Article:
Hepatitis E pathophysiology
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Consensus has not been reached regarding the complete pathogenesis of HEV. Evidence shows that the virus exposes its RNA within the host cell's cytoplasm, where it is translated into a negative RNA strand that contains ORFs 1, 2 and 3 that are involved in the replication of the virus. HEV is not cytopathic, and the manifestations of the disease result from the body's immune response towards the infected cells. The transmission of the disease depends on the genotype of the virus. It may be transmitted through ingestion of contaminated water, in genotypes 1 and 2, or ingestion of uncooked meat, genotypes 3 and 4. Acute hepatitis E has been noted to progress to chronic disease in HIV infected patients with a low CD4 count. Solid organ transplanted patients are commonly asymptomatic, or have mild symptoms of the disease. 60% of infected patients with an organ transplant, develop chronic hepatitis E, and 10% develop liver cirrhosis. Infection is usually due to HEV genotype 3, and diagnostic studies should be based on the identification of HEV RNA by PCR technique. Histological changes of the liver of patients with chronic disease include: portal hepatitis; lymphocytic infiltrates; necrosis; and fibrosis.
The cellular receptor for HEV and the mode of entry of the virus into the host cell are yet to be identified. However, heparin sulfate proteoglycans are known to be required for the attachment to target cells and infection. A proposed theory for the replication of virus is that, once within the host cell, HEV exposes its RNA, which is then translated into proteins (ORF1) that will be responsible for the production of a negative-strand RNA. This newly produced strand will serve as a template for new RNAs. The new RNAs, are translated to ORF2 and ORF3. The ORF proteins will then transport the RNA into new virions that will use cellular lipids and ORF3 for their formation.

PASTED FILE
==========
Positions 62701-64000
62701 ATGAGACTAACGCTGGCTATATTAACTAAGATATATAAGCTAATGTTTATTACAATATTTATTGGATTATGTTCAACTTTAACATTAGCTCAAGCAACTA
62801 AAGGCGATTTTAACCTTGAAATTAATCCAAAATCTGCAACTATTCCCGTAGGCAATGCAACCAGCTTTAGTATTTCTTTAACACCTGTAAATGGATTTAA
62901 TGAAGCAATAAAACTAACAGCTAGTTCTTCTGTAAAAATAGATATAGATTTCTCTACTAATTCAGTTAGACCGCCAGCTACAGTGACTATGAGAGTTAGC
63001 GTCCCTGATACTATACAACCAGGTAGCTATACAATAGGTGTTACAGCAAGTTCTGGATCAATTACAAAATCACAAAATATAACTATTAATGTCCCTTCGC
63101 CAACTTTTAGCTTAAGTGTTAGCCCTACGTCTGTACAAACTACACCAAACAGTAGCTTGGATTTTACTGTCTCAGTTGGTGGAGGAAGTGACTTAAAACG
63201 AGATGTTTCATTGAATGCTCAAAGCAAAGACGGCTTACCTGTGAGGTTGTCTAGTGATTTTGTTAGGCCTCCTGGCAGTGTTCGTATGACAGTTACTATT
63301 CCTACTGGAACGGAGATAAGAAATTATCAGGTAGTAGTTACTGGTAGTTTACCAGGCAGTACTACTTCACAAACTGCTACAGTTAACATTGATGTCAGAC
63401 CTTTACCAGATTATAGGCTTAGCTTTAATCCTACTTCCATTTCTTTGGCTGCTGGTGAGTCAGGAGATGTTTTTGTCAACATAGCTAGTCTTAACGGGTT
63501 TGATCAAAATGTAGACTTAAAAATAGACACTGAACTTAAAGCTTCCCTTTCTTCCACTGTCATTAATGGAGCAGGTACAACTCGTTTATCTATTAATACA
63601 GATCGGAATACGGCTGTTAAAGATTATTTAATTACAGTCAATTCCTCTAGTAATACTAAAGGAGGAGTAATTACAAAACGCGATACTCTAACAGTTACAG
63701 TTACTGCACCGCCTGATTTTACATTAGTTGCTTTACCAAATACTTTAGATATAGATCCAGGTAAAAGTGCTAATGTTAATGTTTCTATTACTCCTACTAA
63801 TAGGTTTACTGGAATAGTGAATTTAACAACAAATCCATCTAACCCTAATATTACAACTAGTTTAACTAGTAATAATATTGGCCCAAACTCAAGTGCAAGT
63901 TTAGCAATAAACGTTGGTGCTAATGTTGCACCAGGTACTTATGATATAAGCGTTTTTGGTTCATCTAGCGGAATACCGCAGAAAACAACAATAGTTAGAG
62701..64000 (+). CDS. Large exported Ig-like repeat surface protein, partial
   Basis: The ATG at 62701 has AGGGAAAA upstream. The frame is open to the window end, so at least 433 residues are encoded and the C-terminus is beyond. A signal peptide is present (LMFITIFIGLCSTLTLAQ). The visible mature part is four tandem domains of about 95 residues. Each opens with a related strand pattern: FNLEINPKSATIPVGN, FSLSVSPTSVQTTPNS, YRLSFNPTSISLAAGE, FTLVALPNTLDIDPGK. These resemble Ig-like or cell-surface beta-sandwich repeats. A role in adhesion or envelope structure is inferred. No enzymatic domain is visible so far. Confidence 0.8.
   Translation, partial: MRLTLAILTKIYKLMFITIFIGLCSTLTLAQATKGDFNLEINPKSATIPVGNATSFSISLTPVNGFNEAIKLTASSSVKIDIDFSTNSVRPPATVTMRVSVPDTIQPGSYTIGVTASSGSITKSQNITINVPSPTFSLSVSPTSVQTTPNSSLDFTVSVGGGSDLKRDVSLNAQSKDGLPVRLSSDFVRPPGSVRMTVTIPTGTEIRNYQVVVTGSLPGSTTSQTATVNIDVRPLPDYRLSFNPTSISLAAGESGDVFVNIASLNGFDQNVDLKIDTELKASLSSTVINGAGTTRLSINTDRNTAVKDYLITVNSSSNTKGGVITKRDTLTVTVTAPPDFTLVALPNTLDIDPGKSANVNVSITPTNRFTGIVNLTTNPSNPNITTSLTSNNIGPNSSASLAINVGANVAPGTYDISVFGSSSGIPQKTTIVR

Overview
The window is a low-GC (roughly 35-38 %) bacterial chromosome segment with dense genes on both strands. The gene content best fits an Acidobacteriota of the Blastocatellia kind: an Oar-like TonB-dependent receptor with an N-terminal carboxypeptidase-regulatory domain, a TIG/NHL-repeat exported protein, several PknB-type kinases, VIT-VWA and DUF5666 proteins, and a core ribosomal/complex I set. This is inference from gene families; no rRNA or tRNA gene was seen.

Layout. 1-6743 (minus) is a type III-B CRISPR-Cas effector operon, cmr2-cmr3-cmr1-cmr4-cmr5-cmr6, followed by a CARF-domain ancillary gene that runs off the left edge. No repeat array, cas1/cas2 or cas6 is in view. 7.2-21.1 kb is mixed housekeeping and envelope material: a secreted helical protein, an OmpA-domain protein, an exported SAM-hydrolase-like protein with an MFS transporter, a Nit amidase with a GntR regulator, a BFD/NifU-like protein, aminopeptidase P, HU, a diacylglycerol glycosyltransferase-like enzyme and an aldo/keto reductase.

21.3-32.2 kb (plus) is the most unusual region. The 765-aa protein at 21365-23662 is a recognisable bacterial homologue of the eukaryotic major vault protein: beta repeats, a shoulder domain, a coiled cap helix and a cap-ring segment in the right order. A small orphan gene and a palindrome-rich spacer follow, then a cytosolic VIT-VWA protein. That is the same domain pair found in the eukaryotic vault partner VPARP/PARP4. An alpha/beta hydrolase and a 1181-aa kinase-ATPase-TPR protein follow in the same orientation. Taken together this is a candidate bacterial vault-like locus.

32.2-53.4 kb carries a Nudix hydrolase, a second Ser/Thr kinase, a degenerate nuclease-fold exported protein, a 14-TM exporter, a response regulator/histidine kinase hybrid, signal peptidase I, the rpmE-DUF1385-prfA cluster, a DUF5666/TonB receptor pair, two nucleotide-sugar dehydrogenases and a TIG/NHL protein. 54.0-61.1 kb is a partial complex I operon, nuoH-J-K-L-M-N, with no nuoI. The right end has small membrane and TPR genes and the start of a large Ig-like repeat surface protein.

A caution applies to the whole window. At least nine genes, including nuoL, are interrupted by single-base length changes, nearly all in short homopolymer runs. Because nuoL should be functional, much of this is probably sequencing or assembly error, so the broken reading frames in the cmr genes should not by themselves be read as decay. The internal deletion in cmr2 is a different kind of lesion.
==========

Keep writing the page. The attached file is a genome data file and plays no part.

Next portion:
Although the pathogenesis behind the increased mortality of infected pregnant women is not completely understood, it is thought to be associated with hepatocyte injury from endotoxins, and an increased Th2 response.
Hepatitis E is mainly transmitted through the fecal-oral route. In developing countries it occurs mostly from the ingestion of contaminated water. Although person to person transmission is uncommon, a recent case in Uganda has suggested possible transmission among persons living in the same house.
- Transmission through blood transfusions
- Transmission through organ transplants
- Vertical transmission from an infected mother to the fetus
There is a low incidence of persistent infection with HEV in HIV patients. However, acute HEV infection in these patients, particularly in those with low levels of CD4, is associated with progression to chronic disease.
Organ Transplant Recipients
Chronic hepatitis E is associated with organ transplants, including liver, kidney and heart. Cases have been reported in which liver transplants carrying HEV, lead to rapid liver cirrhosis. Patients who have received a solid organ transplant, with elevated levels of liver enzymes, in the absence of other causes of hepatitis, should be evaluated for HEV RNA.
|Clinical Manifestations||Mild symptoms or asymptomatic|
Jaundice is present in few patients
|ALT Levels at Diagnosis||Mild ALT elevation (≈300 IU/L)|
|Viral Genotype||Genotype 3|
|Outcomes||60% infected patients develop chronic hepatitis E|
10% infected patients develop liver cirrhosis
- Level of immunosuppression
- Period between infection and latest episode of acute rejection
- Time since organ transplant
- Low leukocytes levels
- Low lymphocyte count
- Low levels of T-cells
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